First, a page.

In part one of running in San Diego, I talked about how easy it was to get excited about running there every day. In this part, let’s take a look at the good and the bad of being a runner in southern California.
Runners in San Diego are in a great spot for running. Just ask them.
Seriously though, whether I was running along the ocean in Carlsbad or along the water near downtown San Diego, the weather and scenery played a big part in how enjoyable all of my runs were. California also does a good job of accommodating their robust running population. Bike and running paths are relatively easy to find and in my relatively small sampling, there was as many runners out and about than I recall seeing back east…especially this early in the year.
There also seems to be an abundance of running groups and areas where you can run. Tired of running in Carlsbad? Drive down the road a bit to the next beach town. Chances are you’ll find a whole slew of running groups and new routes to keep you busy. Oh, and chances are good that you’ll find a half or full marathon in that area coming up sooner or later.
And speaking of running groups, I ran with one of the more inspiring groups I’ve met in a while. The group consists mostly of people in their 50s and 60s, but you wouldn’t know it from their energy – or some of their half marathon times. One of the guys I ran with told me his PR in the half is under 1:45 and he told me this while filling me in on his most recent trip to Nebraska to see his grand kids as we peeled away miles at a little over a 8 minute pace.
Not everyone was kicking my tail in a 7 mile run, but everyone was generally accepting of me and everyone in the group. Simply put the prerequisite to join the group was to show up.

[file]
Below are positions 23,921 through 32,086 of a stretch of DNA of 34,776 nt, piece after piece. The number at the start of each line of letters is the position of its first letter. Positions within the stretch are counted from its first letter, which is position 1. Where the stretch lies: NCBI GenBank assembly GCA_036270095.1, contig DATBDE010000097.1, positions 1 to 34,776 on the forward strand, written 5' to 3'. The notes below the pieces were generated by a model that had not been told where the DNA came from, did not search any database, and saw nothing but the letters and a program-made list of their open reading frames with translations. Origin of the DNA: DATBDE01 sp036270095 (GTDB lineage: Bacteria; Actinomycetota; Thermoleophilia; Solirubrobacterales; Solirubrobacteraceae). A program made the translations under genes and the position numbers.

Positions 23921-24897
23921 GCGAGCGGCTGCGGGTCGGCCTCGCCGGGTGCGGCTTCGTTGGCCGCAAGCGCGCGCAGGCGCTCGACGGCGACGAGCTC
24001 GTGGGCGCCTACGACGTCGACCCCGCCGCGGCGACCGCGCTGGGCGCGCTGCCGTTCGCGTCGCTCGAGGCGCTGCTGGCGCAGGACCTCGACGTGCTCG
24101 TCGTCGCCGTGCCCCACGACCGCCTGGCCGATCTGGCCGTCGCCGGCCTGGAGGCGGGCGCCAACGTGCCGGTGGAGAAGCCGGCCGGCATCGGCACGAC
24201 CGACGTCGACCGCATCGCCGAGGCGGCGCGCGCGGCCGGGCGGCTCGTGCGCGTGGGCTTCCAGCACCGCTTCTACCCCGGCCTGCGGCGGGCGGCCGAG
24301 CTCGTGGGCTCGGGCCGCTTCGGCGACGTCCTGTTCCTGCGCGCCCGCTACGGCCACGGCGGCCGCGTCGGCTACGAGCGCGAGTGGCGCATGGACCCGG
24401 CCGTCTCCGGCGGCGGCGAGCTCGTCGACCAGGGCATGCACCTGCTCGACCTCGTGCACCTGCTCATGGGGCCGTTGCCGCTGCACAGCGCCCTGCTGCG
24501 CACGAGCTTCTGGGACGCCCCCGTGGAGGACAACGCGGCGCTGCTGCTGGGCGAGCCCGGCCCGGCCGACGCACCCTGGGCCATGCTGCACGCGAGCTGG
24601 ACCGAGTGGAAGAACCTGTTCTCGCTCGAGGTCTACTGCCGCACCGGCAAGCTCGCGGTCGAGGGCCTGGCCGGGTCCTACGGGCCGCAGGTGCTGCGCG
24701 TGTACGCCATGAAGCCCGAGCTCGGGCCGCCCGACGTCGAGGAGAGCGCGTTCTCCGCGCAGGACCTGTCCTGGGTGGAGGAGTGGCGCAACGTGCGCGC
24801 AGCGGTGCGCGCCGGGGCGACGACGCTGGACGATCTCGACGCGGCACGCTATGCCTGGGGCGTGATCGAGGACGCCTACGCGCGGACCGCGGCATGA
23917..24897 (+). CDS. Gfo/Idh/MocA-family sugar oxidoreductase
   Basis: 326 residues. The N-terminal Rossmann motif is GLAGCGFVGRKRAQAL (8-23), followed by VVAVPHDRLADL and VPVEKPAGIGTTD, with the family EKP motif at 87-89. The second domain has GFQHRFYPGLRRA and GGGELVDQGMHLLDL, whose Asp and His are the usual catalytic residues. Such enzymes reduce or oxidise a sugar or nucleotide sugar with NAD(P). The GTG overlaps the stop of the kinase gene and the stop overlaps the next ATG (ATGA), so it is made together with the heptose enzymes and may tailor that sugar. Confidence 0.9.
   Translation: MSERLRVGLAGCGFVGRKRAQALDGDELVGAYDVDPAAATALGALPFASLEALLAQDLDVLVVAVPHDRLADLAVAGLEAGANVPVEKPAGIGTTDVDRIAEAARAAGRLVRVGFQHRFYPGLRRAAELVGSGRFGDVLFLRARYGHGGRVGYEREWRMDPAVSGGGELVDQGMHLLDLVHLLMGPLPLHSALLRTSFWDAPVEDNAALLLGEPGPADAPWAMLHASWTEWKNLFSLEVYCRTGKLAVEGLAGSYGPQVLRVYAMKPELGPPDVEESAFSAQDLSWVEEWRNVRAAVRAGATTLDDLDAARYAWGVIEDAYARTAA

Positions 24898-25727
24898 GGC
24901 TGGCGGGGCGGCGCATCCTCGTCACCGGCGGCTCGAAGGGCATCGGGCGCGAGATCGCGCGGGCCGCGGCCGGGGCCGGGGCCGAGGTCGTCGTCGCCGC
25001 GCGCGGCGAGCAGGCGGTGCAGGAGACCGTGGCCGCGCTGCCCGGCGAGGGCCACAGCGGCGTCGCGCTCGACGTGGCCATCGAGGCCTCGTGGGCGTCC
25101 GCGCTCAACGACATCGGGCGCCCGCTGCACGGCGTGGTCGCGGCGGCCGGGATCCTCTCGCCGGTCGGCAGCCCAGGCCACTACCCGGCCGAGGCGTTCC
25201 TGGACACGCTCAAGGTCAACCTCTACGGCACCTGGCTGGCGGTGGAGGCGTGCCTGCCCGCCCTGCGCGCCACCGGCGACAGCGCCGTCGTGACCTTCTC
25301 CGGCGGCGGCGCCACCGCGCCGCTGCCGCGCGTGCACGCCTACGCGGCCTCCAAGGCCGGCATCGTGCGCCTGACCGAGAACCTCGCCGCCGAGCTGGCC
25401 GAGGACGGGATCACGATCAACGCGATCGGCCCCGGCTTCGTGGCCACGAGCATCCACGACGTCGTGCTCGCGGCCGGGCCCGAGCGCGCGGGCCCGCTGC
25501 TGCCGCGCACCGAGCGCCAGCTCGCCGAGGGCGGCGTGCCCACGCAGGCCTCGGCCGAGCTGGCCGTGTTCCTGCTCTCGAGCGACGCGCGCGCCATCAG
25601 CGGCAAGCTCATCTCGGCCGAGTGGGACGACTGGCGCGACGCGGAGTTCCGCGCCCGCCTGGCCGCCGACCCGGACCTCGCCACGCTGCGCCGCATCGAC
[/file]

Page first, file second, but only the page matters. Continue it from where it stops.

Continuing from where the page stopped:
One other thing I noticed about all the runners in southern California was how friendly they all were. Blame it on my Midwestern upbringing, but I like to greet runners I see out on my runs. In DC or New York plenty of people will either nod or say hi back to you, but a fair share of people will either ignore you, scoff or otherwise give you the impression that you’re not worth their time. In the 4 runs I did in southern California EVERYONE acknowledged my greeting – and most of them did it with a smile.
Call it an influx of sunshine or vitamin D, but there seemed to be a good vibe surrounding the southern California running community. I dug it.
Okay, this might be stretching a bit, but there were something things I thought of in the middle of my gushing about running in southern California.
While I could get used to a fluctuation of weather that ranges from sunny to slightly sunny and dealing with the “cold” months when running in the mornings might mean dealing with temperatures in the 40s and never having to worry about it being too hot, I did start to think about things I would miss running on the east coast.
Some of my favorite runs are the ones I do on weekends in Rock Creek Park (RCP) that make me feel like I’m a million miles from the nation’s capitol. Or the runs through RCP in the winter when not a lot of people are out and the park is covered in snow and random families of deer are traipsing through the woods. It’s nice to be able to experience all of this roughly a mile from my house.
My San Diego counterparts don’t get the changing of the seasons on their normal runs either. The trade-off is that they don’t have to deal with sweltering humidity or bitterly cold winters, but fall and spring – especially in the greater DC area – are magical running times to run.